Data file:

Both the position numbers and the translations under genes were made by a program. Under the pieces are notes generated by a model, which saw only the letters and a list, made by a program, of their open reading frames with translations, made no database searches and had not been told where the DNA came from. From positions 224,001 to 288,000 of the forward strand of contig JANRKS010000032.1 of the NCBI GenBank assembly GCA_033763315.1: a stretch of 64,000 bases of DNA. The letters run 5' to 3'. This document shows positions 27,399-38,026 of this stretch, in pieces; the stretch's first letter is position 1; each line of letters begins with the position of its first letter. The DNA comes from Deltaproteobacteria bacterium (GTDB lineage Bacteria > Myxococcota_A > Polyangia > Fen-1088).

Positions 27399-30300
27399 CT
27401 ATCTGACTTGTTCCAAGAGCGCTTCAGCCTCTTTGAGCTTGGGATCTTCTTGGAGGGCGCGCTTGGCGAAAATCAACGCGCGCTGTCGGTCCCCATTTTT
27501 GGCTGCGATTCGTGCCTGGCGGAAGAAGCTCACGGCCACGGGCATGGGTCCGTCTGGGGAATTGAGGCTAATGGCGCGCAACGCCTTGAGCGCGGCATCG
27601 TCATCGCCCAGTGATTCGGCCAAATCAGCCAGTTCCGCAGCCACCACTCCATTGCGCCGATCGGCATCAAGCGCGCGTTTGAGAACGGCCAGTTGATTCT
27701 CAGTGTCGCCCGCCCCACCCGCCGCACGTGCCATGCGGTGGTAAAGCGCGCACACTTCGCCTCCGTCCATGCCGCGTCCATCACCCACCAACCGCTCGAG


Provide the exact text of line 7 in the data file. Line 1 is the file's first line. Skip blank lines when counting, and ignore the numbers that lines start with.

27701 CAGTGTCGCCCGCCCCACCCGCCGCACGTGCCATGCGGTGGTAAAGCGCGCACACTTCGCCTCCGTCCATGCCGCGTCCATCACCCACCAACCGCTCGAG